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Aug. 13 — The National Labor Relations Board erred in finding an Iowa manufacturer illegally fired a 34-year employee for walking a picket line during a strike, the U.S. Court of Appeals for the Eighth Circuit decided Aug. 13.
The NLRB had decided 2-1 there was “compelling evidence” that Nichols Aluminum LLC fired Bruce Bandy because of his union activity, but the Eighth Circuit held 2-1 the board failed to show Bandy's participation in a strike was a motivating factor in his discharge.
Nichols claimed it fired Bandy for threatening another worker two weeks after the strike ended. Writing for the court, Judge William J. Riley said the NLRB failed to establish the “requisite causal connection” between Bandy's protected activity and the loss of his job.
According to the decision and NLRB records, International Brotherhood of Teamsters Local 371, representing approximately 165 employees at the company's casting and finishing plants, called a strike in January 2012 in support of the union's demands for a new collective bargaining agreement.
Bandy walked the union's picket line once a week, but the court said the casting plant worker had no significant role in the union or the strike, which was supported by most of the company's employees.
Local 371 ended the work stoppage in April 2012 and Bandy returned to work, but Nichols informed returning strikers they could not work unless they signed forms promising not to strike again “over the same dispute.” Bandy verbally agreed to the pledge, but did not sign it after Local 371 instructed its members not to do so.
On April 25, 2012, employee Keith Braafhart drove a forklift past Bandy. Braafhart sounded a horn as he was required to do, and Bandy drew his thumb across his throat.
Braafhart, who did not support Local 371's strike, reported the incident to management, describing Bandy's gesture as a threat. Bandy claimed he merely scratched his throat.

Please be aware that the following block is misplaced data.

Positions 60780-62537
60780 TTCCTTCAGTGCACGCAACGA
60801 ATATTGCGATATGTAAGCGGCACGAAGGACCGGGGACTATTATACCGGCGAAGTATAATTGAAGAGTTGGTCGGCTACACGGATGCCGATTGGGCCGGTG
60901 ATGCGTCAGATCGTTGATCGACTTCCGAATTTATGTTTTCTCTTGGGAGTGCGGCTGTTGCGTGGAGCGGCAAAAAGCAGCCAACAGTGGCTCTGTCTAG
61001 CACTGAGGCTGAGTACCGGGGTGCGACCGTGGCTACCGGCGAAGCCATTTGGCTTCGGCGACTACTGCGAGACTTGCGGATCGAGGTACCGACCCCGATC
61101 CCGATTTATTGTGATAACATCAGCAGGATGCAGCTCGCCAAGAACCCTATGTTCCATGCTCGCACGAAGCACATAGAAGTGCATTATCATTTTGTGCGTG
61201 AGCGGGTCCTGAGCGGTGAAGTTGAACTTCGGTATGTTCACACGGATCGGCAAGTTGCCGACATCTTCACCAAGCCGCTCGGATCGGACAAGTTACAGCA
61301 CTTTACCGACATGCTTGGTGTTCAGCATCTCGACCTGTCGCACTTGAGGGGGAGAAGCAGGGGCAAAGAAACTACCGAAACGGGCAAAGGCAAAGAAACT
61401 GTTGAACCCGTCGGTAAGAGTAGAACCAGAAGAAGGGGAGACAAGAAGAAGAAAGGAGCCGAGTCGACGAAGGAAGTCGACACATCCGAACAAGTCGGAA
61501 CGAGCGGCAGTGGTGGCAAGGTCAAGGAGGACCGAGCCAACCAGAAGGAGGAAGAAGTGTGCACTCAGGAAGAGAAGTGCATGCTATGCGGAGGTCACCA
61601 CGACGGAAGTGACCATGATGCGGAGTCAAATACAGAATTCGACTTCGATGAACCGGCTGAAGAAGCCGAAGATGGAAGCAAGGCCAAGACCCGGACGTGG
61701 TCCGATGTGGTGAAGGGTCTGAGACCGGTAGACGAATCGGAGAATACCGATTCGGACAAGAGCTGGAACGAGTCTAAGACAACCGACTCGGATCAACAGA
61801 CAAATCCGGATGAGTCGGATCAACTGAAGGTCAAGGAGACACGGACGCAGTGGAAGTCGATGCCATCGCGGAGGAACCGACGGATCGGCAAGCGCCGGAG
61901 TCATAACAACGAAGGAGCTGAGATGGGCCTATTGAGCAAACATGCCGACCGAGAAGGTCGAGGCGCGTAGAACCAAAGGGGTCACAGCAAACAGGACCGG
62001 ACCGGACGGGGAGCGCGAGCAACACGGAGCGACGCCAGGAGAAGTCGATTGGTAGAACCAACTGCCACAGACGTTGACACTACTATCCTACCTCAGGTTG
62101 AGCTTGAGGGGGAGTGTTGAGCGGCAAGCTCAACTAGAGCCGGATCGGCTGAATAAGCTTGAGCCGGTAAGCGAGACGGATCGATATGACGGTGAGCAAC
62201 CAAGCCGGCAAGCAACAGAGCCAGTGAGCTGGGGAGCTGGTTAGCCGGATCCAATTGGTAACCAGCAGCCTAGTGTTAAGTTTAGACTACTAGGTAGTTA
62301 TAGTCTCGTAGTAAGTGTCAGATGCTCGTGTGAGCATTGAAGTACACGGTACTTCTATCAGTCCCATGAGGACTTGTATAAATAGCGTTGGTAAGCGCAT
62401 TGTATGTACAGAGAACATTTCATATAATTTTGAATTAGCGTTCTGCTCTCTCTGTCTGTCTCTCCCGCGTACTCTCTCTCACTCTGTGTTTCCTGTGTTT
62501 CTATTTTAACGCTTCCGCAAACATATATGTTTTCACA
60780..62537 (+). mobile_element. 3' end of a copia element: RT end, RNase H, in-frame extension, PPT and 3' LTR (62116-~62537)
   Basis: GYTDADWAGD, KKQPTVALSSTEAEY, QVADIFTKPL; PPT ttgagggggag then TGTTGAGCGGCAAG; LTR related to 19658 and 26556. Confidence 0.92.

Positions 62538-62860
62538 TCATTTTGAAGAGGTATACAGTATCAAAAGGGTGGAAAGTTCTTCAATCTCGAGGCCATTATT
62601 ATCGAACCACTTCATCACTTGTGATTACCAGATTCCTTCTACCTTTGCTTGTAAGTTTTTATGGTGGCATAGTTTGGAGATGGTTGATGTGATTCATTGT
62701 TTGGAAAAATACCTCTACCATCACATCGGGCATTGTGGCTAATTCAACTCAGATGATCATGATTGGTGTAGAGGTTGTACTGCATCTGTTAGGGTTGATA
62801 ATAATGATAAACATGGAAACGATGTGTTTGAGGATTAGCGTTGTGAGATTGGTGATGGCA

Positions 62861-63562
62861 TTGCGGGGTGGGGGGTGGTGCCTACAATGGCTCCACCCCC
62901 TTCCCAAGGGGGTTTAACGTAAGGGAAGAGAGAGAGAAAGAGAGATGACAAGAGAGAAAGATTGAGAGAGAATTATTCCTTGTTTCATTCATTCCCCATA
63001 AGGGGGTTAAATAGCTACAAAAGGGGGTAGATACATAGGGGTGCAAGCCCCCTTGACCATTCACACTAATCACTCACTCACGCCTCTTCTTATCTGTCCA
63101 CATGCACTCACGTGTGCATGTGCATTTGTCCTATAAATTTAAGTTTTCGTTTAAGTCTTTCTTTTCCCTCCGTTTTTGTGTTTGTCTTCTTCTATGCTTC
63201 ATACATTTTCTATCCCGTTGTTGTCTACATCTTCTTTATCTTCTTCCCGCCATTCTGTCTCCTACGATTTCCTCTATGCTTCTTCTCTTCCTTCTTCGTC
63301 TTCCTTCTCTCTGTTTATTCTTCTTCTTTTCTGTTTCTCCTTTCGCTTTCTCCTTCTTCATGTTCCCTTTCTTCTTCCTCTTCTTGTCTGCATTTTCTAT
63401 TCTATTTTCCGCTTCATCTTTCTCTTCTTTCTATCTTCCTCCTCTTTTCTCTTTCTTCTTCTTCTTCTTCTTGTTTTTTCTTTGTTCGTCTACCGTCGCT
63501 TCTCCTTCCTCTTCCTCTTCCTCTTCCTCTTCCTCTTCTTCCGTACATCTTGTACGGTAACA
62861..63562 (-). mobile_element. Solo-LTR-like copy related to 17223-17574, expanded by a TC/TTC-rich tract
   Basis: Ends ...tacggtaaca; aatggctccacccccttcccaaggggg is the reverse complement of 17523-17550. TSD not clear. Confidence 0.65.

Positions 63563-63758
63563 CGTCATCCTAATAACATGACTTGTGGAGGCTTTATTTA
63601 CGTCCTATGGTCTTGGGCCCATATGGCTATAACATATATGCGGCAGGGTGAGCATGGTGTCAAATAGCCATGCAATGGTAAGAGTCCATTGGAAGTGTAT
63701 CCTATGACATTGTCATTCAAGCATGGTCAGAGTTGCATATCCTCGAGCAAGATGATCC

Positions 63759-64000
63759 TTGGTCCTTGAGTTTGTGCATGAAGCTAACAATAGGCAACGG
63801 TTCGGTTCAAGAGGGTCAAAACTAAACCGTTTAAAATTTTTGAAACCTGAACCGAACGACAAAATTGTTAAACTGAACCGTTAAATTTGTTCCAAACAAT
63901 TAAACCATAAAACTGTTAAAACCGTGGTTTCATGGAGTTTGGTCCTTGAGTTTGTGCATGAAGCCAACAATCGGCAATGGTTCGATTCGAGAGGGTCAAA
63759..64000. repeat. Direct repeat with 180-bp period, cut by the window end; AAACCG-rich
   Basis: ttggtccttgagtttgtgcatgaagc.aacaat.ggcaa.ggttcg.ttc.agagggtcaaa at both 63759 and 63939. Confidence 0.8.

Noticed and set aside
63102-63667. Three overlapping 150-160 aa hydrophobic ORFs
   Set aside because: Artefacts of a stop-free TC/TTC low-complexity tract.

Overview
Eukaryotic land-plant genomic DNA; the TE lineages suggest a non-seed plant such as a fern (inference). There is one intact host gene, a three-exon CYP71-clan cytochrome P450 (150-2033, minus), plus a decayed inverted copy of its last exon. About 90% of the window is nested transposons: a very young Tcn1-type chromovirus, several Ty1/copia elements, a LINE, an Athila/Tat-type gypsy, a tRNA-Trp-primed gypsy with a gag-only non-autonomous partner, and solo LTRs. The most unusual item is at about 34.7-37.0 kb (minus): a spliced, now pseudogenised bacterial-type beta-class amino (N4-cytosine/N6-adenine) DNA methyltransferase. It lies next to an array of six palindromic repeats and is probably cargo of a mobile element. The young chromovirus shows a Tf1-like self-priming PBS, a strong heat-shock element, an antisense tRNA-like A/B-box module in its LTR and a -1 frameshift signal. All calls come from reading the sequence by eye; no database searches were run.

Nichols Aluminum contended it had a “zero tolerance” policy against workplace violence, and fired Bandy.
Reversing an administrative law judge, a divided NLRB found the discharge was illegal.
The board majority found the company effectively conditioned the employees' return to work on their giving up their right to strike, calling the action “strong evidence of animus toward the protected conduct of striking” (361 N.L.R.B. No. 22, 200 LRRM 1509 (2014).
The dissenting board member said there was no apparent connection between the no-strike pledge and Bandy's discharge.
Riley said that under Wright Line, 251 N.L.R.B. 1083, 105 LRRM 1169 (1980), the board's general counsel was required to show that Bandy's protected strike activity was a substantial or motivating factor for his discharge.
Demonstrating that the employer had “simple animus” or general hostility to the union was not enough to satisfy the burden, the appeals court said.
Finding “the Board did not hold the General Counsel to its burden” of proving that discriminatory animus motivated the firing, the court said it was “unable to enforce the Board's order.”
Judge Michael J. Melloy concurred, finding “the Board made no attempt to ‘connect the dots' between the anti-union animus, Bandy's strike participation, and his ultimate discharge.”
Dissenting, Judge Diana E. Murphy agreed with the NLRB majority that the aluminum company's effort to secure no-strike pledges provided significant evidence of anti-union animus. She also noted the general counsel produced some evidence that Nichols overlooked other apparent violations of its supposed zero-tolerance policy.
“Rather than applying the appropriate standard, acknowledging the Board's expertise, and considering both the no strike pledge and disparate treatment of striking employees by Nichols,” Murphy concluded, “the majority has substituted its own judgment for that of the Board.”
Barnes & Thornburg represented Nichols Aluminum LLC. NLRB attorneys represented the board.
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Text of the opinion is available at http://www.bloomberglaw.com/public/document/Nichols_ Aluminum_LLC_Petitioner_v_National_Labor_ Relations_Board_.
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